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Australian Air Force and Navy uncover remains of 1943 WWII plane

November 20th, 2015

On 21 September, the Royal Australian Air Force collaborated with a Navy diving team to locate the remains of a sunken World War II aircraft.

The plane, the Catalina A24-25, had been used to fly long-range missions against Japanese submarines and shipping vessels. It crashed on 28 February, 1943, killing all 11 military personnel on board.

The Catalina was originally found about 56 kilometers south of Cairns in 2013, but coordination challenges delayed further investigations by two years.

In an official statement, the Royal Australian Air Force said that it intended to “leave the aircraft where it lies as a mark of respect to the crew whose remains are likely to be entombed in the wreckage.”

This newly released footage of the September expedition shows divers swimming through the wreckage.


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Star Wars: The Force Awakens ‘like Europe in 1944′

December 3rd, 2014

Star Wars: The Force Awakens will be the darkest Star Wars film yet, with a LucasFilm insider comparing the galaxy’s situation to “the European theatre of 1944″, with the Empire being Germany and the Republic the Allies in a war of attrition.

The rumours come from a substantial leak of information from a 4Chan user called Spoiler Man, who claims to be a LucasFilm employee. Around 3,000 words of character information, plotlines and even parts of the script emerged online during the weekend and have since been posted on the Star Wars Reddit feed.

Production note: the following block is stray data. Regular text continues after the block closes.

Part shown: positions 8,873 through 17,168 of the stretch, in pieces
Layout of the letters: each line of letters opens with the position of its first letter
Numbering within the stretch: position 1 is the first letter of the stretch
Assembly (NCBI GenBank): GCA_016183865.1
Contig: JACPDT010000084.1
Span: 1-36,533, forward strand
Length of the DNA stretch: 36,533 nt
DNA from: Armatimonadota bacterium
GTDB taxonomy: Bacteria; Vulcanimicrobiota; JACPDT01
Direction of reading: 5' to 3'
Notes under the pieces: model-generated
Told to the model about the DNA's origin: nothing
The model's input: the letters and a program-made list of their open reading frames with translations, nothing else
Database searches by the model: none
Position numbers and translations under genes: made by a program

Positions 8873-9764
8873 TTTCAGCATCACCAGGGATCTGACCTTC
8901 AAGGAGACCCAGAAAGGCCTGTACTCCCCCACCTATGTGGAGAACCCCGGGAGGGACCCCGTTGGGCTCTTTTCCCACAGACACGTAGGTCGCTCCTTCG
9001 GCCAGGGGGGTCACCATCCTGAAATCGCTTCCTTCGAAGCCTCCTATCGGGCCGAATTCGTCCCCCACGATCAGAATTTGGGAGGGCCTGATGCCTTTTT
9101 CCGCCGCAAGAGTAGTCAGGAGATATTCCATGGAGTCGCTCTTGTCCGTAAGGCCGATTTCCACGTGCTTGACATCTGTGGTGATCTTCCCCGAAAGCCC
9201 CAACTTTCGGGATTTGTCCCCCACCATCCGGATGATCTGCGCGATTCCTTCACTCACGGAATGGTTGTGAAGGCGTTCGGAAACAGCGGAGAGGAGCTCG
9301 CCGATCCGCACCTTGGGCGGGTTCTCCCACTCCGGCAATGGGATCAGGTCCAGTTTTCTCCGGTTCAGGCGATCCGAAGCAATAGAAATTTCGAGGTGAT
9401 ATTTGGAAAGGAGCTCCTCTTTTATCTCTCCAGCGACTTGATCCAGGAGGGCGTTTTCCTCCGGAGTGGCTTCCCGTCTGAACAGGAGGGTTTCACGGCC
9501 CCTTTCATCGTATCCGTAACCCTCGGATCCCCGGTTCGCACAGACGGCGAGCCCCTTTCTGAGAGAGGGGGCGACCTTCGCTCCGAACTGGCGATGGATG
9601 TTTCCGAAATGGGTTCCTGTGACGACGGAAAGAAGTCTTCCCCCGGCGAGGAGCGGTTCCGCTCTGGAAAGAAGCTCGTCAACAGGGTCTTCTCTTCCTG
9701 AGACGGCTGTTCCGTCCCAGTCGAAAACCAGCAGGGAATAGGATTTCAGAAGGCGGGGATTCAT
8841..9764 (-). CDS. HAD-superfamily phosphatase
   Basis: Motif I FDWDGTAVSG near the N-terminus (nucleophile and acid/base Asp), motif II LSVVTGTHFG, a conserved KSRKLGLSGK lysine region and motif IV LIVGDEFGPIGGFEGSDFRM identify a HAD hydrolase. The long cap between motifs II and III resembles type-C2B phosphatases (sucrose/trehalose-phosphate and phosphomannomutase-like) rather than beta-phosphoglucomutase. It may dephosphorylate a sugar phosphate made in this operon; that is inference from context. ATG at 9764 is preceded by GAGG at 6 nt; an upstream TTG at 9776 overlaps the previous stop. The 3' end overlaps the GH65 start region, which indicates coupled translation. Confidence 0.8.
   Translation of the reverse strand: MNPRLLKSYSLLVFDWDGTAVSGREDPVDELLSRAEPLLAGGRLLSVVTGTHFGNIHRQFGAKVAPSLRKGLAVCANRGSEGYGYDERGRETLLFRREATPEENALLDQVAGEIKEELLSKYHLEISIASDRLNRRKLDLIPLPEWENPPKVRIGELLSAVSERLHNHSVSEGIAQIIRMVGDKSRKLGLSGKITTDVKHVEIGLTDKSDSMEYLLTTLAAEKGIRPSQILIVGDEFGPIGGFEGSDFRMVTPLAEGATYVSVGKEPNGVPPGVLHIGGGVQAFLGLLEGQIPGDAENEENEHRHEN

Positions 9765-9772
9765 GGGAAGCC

Given the source, the information is being treated cautiously by fans, however some of it corroborates with leaked concept art and other already reported spoilers about The Force Awakens.

Although there are potentially big giveaways about the character and plotlines of the characters played by Daisy Ridley, John Boyega, Adam Driver and Lupita N’yongo, the leak suggests JJ Abrams’ film will lack the levity and humour of the original trilogy. Instead, the script, which is described as being “too good for Abrams”, is far more dystopian, with people bunkering down and keeping a low profile for safety in the war-torn universe.

Notably, Luke is among those who have exiled themselves for his own safety and “a handful” of future Jedi trainees who must also never appear in the open.

Spoiler Man added that, despite ongoing rumours, Benedict Cumberbatch will not be making an appearance in the film, and that all rumours will be confirmed in February when the contracts of those who worked on the film in the UK will end – allowing them to let on more information.

Read the full post on Reddit at your peril. Here’s our rundown of Star Wars news, rumours and spoilers so far.


World War Two

In pictures: A look inside abandoned Heyford US Air Force base in Oxfordshire

May 22nd, 2014

Once allegedly used for storing nuclear warheads in case of an attack on Moscow, RAF Upper Heyford in Oxfordshire now stands abandoned and decaying. Used by the Royal Air Force primarily as a training base from 1918 to 1950, the site was transferred to the United States Air Force (USAF) at the beginning of the Cold War.Picture: Darmon Ritcher / Barcroft Media